Biegler waxes on the underlying narrative and risk of the lockout. -- TZ
ESPN: The Magazine publishes an ongoing piece entitled "Show Us Your Closet" or "Out of the Closet" or something to that effect that features professional athletes taking readers on a tour of their wardrobe. A recent edition showcased Joe Johnson and his shoe closet. A shoe closet that had literally thousands of pairs of shoes, many of which Johnson admitted he had never worn, and was protected by some combination of code, handprint, eye scan and Rachmaninoff piano solo. I thought at the time, as did many others, that it was a humorously unfortunate piece to run in the midst of a protracted labor dispute between NBA owners and players. And it was a particularly unfortunate player to have featured as Johnson, more than anyone with the possible exceptions of Eddy Curry and Rashard Lewis, has personified the excess of recent NBA contracts.
Labor disputes are resolved, to some degree, by one side or the other's ability to engender popular support. One side, or the other, is usually a victim of inequity. One side, or the other, is usually being taken advantage of. I am ardently pro-labor largely because most members of my father's family were Eastern European coal miners in Southern Utah who spoke little English and exposed themselves daily to black lung. If there was not some structural support system to prevent the working class from being taken advantage of there is no doubt they would be taken advantage of.
At least from a perception standpoint, the NBA labor dispute exists at the opposite end of this spectrum. This has been depicted as a fight between millionaires and billionaires. Because it is a fight between millionaires and billionaires. And this is why, many would argue, the players, despite so clearly being in the right, have struggled with popular support. The NBA, more than any other professional sports league, overcompensates its players. NBA players, more than any other professional athletes, have options outside of the NBA. Maybe playing in Greece isn't ideal, but it's a better alternative to those afforded back-up long snappers that end up managing Sharper Images in Tulsa.
Ostensibly this is the leverage the Association is currently using in its negotiations. That NBA players, as their shoe compounds would indicate, are already richly compensated. That owners do indeed need to be saved from themselves. That owners do indeed deserve to be saved from themselves. But the problem, of course, is that that isn't the real leverage the Association is using. The problem is the leverage the Association is covertly, maybe even sub-consciously, using is the leverage it always uses when there's a dispute with players, whether regarding the age limit, or the dress code, or even the Heatles. It is the issue that dogs the NBA daily no matter how much we may sophisticate as a fan base, culture, country. It is the issue of race.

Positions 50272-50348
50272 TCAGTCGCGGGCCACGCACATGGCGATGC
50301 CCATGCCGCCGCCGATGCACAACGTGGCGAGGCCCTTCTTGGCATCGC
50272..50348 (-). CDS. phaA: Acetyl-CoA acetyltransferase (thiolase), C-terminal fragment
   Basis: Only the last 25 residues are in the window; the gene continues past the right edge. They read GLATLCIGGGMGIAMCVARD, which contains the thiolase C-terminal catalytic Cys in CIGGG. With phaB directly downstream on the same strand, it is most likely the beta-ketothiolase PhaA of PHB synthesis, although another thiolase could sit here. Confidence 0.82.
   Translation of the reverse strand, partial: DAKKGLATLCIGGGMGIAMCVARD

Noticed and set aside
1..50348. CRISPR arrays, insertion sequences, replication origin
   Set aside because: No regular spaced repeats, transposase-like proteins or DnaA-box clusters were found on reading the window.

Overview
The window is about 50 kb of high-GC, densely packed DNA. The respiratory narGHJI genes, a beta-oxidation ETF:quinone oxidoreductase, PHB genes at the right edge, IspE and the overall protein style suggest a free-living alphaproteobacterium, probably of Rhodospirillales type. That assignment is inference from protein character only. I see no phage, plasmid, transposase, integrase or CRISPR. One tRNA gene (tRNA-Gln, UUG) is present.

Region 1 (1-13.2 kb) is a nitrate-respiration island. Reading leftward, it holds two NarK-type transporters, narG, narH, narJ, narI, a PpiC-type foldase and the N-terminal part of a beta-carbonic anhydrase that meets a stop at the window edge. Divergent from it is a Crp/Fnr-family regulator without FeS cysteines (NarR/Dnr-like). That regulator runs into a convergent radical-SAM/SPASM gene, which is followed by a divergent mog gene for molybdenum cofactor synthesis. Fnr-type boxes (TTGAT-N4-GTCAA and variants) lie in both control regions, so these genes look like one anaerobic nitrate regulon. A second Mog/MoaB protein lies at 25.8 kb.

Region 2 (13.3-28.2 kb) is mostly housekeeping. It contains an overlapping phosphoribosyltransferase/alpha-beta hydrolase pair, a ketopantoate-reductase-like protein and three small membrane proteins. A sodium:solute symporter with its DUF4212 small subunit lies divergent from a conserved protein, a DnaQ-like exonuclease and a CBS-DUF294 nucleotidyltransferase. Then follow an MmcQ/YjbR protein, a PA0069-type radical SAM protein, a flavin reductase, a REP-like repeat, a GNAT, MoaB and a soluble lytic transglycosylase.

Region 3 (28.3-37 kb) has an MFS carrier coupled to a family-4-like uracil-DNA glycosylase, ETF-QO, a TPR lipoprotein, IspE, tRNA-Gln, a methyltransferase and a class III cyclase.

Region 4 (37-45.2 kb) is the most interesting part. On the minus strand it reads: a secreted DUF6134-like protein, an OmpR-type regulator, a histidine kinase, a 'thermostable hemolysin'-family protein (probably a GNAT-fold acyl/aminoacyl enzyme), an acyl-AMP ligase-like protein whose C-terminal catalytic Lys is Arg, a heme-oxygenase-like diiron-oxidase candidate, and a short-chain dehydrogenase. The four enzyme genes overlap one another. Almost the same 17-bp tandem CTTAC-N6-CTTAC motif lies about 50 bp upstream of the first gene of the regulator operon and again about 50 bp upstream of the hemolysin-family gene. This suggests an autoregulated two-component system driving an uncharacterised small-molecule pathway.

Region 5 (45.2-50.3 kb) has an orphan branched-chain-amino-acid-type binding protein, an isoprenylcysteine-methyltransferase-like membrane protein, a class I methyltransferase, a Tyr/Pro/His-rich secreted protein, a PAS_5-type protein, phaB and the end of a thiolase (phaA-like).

The NBA, it is often said, will never be as popular professionally as the other major sports because of the fundamental disconnect between the core viewing audience of professional sports and the core participating in professional basketball. The middle aged white man, historically, is at odds culturally with the 20 something African American. Now this argument, to most of us, seems antiquated, and it is, but it keeps showing up. There is a chicken and egg like quality to it. Does a middle class white fan-base resent professional basketball players because they're blacks who happen to be multimillionaires? Or do they resent professional basketball players because they're multimillionaires who happen to be black? It is an ugly question to ask and an even uglier question to answer. And it is a question the NBA has gone to great lengths to make moot. The more young people that grow up in the culture of basketball, the more that the culture of basketball becomes culture the more the issue of race in basketball becomes less an issue and more the perception of an issue.
And this, to me, is the fundamental sin of the lockout. That the NBA is squalidly, cynically leveraging the exact thing that it, at least superficially, has spent the last 3 decades trying to transcend. The perception of race. It isn't that NBA players are multimillionaires. It's that they're multimillionaires with thousands of pairs of Jordans. This is the reason Russian oligarchs and destitute Vegas carnies can somehow come across sympathetically. Because of cultural dissonance. The NBA knows this. The NBA is the most self aware business there is. The NBA knows not just that is has the luxury of a long season, public disinterest until at least late January and arena revenue. It has the luxury of decades of disconnect. A disconnect it has worked to bridge simply by bringing the public the game of basketball. It is not just depriving the public of that game, it is depriving the public of what that game represents.
That is the real tragedy in all of this. Not that we're losing two weeks of a season and that by losing two weeks of the season we will almost inevitably lose more. The real tragedy isn't that it sets back all the goodwill the NBA earned after last year's playoffs. The real tragedy is that it, perhaps tacitly, sets back race relations. Which is, fundamentally, what basketball is all about. And it is why a lockout, even two weeks' worth of one, matters. We, the fans, the owners, the players, remain trapped in a closet.